In what was considered the last day for a sprint showdown before the final day on the Champs-Elysses in Paris, the peloton was once again foiled by riders in the breakaway. This Tour has been unusually filled with many days in which breakaways have succeeded, and the riders in the breakaway today meant business.
On the 199-kilometer run into Besancon, the route was fairly flat, save for a couple small category-three hills to climb in the middle.
The flat ground should have proved helpful for the peloton to chase down the breakaway and set up a sprint finish, but several factors prevented that from happening.
Today's breakaway established itself after 14 kilometers of racing and included a massive and powerful group. Thirteen riders managed to form a group, featuring Hayden Roulston (Cervélo), Jens Voigt (Saxo Bank), Martijn Maaskant (Garmin), George Hincapie (Columbia HTC), Nicholas Roche (AG2R), Daniele Bennati, Frederik Willems (Liquigas), Christophe Le Mevel (Française des Jeux), Sebastian Minard (Cofidis), Daniele Righi (Lampre), Serguei Ivanov (Katusha), Gerard Ciolek (Milram) and Albert Timmer (Skil Shimano).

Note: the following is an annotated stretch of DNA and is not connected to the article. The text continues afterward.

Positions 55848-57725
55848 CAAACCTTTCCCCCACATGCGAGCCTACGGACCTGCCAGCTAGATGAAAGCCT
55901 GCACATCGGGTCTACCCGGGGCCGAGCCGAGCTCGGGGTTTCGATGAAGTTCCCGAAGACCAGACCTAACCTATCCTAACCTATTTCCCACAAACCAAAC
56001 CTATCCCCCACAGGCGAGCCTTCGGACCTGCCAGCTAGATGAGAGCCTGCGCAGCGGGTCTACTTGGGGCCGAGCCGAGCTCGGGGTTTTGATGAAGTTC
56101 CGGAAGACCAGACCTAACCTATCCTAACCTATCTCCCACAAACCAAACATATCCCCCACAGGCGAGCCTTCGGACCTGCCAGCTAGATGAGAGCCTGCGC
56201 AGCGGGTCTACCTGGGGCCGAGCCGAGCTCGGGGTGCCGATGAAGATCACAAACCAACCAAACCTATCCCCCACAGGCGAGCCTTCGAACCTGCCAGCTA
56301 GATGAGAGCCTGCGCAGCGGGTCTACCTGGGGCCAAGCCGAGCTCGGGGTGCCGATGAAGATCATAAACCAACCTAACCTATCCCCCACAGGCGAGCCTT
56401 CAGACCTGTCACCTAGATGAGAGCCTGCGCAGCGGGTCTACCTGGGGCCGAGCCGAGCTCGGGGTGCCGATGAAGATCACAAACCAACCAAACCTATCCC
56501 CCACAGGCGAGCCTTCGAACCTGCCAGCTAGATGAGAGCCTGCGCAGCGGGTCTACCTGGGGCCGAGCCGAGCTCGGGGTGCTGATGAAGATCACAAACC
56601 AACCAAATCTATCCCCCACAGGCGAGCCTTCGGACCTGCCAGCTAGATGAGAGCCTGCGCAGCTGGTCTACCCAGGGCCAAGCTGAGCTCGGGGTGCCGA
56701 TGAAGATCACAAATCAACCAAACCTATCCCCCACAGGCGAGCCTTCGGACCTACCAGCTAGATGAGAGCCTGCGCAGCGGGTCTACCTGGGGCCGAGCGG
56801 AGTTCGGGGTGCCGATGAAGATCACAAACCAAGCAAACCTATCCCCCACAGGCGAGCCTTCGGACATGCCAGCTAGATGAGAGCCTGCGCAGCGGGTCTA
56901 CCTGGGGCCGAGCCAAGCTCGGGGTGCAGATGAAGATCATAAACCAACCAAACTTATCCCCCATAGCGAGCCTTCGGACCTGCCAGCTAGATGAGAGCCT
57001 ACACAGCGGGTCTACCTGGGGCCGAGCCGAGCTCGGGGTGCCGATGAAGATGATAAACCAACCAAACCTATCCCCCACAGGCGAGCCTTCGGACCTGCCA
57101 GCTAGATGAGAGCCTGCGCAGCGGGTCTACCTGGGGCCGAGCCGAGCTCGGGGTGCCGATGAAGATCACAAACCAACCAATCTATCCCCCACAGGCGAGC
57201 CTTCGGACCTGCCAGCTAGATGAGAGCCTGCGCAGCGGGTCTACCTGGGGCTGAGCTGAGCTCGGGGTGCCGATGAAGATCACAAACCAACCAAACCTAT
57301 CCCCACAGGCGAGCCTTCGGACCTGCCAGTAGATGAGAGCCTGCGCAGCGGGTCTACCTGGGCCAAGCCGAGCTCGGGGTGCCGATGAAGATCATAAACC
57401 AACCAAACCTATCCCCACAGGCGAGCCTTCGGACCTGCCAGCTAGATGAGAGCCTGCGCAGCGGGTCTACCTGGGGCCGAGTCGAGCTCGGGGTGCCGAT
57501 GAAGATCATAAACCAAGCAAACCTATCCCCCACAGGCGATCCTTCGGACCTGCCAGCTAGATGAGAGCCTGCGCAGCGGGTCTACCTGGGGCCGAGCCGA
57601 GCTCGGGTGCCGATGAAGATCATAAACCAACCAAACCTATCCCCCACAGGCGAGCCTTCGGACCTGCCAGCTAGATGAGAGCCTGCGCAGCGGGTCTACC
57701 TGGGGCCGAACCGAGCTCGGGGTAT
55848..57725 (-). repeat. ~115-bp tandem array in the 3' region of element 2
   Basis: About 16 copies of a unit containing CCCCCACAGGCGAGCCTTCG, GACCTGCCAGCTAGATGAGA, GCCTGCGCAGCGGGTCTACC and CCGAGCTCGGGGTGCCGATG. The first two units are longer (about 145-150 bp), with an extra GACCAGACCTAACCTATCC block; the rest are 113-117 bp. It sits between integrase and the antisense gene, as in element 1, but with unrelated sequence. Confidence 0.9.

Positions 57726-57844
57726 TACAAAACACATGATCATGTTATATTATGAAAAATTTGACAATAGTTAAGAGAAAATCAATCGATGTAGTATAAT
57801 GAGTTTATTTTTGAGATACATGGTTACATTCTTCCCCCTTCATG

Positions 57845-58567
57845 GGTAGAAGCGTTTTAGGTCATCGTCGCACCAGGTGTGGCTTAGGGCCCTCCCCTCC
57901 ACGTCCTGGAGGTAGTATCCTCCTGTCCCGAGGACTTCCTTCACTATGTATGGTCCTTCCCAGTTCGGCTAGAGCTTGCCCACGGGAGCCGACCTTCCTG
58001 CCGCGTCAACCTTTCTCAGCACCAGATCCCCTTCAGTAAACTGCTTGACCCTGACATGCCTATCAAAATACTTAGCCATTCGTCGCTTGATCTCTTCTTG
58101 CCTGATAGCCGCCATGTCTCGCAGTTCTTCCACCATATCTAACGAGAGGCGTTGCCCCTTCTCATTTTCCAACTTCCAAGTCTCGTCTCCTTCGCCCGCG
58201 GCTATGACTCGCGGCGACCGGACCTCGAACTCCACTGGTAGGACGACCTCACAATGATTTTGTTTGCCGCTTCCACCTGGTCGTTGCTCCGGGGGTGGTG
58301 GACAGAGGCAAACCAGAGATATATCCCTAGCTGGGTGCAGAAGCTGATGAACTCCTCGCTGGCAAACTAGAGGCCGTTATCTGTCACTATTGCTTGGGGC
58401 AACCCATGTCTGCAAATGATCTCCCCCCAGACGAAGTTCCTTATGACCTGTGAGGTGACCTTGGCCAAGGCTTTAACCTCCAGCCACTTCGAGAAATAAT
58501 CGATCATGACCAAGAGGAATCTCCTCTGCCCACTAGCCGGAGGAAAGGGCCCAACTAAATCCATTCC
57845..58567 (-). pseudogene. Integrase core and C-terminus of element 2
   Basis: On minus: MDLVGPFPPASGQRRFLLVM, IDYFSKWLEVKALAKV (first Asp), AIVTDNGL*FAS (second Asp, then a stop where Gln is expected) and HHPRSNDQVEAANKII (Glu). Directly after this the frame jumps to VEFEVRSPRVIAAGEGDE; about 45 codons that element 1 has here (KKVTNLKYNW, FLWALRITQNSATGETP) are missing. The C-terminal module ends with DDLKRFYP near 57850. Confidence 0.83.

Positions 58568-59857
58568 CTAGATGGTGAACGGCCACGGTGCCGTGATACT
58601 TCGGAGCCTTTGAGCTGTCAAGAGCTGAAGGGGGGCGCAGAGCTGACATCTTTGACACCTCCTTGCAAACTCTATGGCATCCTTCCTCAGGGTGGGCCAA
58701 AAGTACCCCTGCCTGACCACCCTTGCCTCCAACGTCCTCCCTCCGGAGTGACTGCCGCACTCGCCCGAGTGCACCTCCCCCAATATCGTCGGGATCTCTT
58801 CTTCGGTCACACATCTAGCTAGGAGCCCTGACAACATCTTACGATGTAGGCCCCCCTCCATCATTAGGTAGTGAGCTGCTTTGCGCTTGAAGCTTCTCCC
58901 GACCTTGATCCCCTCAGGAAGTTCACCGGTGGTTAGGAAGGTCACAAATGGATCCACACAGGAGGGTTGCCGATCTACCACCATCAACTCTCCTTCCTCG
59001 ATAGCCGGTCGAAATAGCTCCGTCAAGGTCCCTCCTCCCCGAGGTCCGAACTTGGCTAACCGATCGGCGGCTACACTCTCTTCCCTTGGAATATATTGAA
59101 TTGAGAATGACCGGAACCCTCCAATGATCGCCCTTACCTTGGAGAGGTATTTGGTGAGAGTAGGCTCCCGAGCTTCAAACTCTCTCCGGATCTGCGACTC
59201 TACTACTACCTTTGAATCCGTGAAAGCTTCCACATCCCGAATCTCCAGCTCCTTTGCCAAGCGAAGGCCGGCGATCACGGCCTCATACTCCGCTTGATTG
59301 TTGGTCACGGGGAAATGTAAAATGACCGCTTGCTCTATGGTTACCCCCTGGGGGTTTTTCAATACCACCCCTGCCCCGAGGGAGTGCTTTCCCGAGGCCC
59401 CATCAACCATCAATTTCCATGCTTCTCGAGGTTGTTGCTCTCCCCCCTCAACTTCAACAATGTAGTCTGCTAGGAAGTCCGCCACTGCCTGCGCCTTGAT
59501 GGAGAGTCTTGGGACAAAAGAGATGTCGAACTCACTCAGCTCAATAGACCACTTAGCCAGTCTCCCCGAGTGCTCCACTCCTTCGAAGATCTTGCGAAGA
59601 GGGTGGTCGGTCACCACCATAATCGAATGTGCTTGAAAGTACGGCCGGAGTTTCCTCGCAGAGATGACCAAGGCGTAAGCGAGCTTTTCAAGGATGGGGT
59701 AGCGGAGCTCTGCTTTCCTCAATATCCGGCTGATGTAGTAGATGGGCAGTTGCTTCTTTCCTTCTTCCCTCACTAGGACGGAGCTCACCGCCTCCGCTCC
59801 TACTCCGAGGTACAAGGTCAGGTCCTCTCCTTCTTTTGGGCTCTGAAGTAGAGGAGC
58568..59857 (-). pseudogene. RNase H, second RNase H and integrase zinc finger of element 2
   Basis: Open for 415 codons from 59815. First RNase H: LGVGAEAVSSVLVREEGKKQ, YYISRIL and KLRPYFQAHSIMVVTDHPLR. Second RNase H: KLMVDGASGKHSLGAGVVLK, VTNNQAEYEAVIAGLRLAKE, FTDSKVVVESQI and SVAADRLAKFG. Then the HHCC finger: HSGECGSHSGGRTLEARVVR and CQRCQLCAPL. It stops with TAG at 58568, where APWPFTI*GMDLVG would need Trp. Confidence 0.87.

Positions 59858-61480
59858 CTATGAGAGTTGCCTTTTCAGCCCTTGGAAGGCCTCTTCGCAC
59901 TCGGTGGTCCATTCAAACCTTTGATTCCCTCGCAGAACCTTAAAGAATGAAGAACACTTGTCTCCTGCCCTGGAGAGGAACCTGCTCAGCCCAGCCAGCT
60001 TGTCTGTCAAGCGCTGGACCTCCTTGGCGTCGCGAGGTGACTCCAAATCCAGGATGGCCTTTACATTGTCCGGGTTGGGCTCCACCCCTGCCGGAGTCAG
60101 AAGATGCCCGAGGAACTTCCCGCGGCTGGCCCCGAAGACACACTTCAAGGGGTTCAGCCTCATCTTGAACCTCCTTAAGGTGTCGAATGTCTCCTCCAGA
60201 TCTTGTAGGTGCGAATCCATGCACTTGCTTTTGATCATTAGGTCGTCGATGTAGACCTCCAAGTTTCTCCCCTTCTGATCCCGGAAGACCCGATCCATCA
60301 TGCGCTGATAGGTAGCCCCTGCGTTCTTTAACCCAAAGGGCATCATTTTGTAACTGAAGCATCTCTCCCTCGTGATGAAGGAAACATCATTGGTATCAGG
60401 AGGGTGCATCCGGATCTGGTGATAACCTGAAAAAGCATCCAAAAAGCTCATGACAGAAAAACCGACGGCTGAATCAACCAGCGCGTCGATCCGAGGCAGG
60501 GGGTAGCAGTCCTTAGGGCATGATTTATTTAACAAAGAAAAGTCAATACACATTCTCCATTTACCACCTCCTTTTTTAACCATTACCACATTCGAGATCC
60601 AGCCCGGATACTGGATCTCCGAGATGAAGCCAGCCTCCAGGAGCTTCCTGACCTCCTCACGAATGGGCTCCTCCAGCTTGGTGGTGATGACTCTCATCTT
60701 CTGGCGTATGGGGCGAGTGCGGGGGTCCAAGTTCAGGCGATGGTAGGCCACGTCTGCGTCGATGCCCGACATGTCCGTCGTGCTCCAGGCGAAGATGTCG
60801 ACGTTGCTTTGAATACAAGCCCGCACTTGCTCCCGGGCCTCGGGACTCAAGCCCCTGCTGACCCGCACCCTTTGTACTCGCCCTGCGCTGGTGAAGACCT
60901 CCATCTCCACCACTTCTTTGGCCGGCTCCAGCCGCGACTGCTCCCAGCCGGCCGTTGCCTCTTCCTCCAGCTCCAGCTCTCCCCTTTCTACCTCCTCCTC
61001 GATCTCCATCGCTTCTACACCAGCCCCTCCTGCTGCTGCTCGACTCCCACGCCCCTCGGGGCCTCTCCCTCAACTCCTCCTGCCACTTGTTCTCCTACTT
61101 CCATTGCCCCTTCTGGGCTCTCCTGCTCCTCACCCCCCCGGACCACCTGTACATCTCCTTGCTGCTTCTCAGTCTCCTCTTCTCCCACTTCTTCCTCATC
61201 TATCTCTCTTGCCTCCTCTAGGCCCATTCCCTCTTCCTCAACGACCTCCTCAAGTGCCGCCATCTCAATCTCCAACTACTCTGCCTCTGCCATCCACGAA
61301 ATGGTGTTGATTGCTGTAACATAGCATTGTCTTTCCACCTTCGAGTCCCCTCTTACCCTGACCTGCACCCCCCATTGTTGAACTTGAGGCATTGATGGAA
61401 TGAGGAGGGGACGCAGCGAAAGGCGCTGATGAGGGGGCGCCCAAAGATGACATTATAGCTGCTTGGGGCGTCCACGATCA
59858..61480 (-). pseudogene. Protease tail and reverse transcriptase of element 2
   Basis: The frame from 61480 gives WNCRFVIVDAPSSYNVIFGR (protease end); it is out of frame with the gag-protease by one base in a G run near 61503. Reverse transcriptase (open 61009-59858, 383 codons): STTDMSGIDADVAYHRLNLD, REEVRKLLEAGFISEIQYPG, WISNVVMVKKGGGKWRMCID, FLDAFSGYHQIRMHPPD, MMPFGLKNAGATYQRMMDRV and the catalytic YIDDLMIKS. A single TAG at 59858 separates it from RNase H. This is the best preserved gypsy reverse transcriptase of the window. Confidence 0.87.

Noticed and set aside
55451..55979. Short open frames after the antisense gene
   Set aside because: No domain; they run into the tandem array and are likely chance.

Hincapie was fairly high up in the overall classification, starting the day only 5:25 behind race leader Rinaldo Nocenini (AG2R). A relatively small gap like that made Hincapie a very dangerous threat to take the yellow jersey at the end of the day.
The strong breakaway soon developed a lead of over eight minutes. That easily put Hincapie in the virtual yellow jersey by almost three minutes.
Unfortunately for perennial breakaway artist Jens Voigt, he suffered a punctured tire and then a very slow wheel change. It put him well out of range to rejoin the breakaway and had to settle for returning to the peloton.
The peloton, interestingly, was being policed by Astana. Astana includes team director Johan Bruyneel and rider Lance Armstrong, who were long-time teammates with Hincapie on the US Postal Service team during Armstrong's Tour run. It seemed back-stabbing that that team would be chasing down Hincapie's hopes of getting yellow.
The AG2R team of Nocentini should have been doing the pace work to protect their yellow jersey, but the team was showing its relative weakness after trying to defend its yellow jersey since last weekend.